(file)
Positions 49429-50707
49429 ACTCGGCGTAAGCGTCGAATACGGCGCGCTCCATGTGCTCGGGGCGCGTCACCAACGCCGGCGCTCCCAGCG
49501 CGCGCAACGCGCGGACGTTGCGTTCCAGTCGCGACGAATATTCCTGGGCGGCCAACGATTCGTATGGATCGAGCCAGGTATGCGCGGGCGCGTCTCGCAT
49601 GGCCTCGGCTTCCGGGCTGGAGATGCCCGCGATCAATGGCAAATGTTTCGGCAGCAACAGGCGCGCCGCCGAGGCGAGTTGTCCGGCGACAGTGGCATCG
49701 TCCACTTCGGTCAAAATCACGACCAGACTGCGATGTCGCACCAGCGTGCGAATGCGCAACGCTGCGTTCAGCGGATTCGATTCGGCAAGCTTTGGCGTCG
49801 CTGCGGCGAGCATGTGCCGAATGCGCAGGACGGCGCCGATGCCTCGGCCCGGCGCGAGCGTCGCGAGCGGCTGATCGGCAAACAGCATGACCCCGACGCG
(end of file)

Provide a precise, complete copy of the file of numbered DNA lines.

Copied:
Positions 49429-50707
49429 ACTCGGCGTAAGCGTCGAATACGGCGCGCTCCATGTGCTCGGGGCGCGTCACCAACGCCGGCGCTCCCAGCG
49501 CGCGCAACGCGCGGACGTTGCGTTCCAGTCGCGACGAATATTCCTGGGCGGCCAACGATTCGTATGGATCGAGCCAGGTATGCGCGGGCGCGTCTCGCAT
49601 GGCCTCGGCTTCCGGGCTGGAGATGCCCGCGATCAATGGCAAATGTTTCGGCAGCAACAGGCGCGCCGCCGAGGCGAGTTGTCCGGCGACAGTGGCATCG
49701 TCCACTTCGGTCAAAATCACGACCAGACTGCGATGTCGCACCAGCGTGCGAATGCGCAACGCTGCGTTCAGCGGATTCGATTCGGCAAGCTTTGGCGTCG
49801 CTGCGGCGAGCATGTGCCGAATGCGCAGGACGGCGCCGATGCCTCGGCCCGGCGCGAGCGTCGCGAGCGGCTGATCGGCAAACAGCATGACCCCGACGCG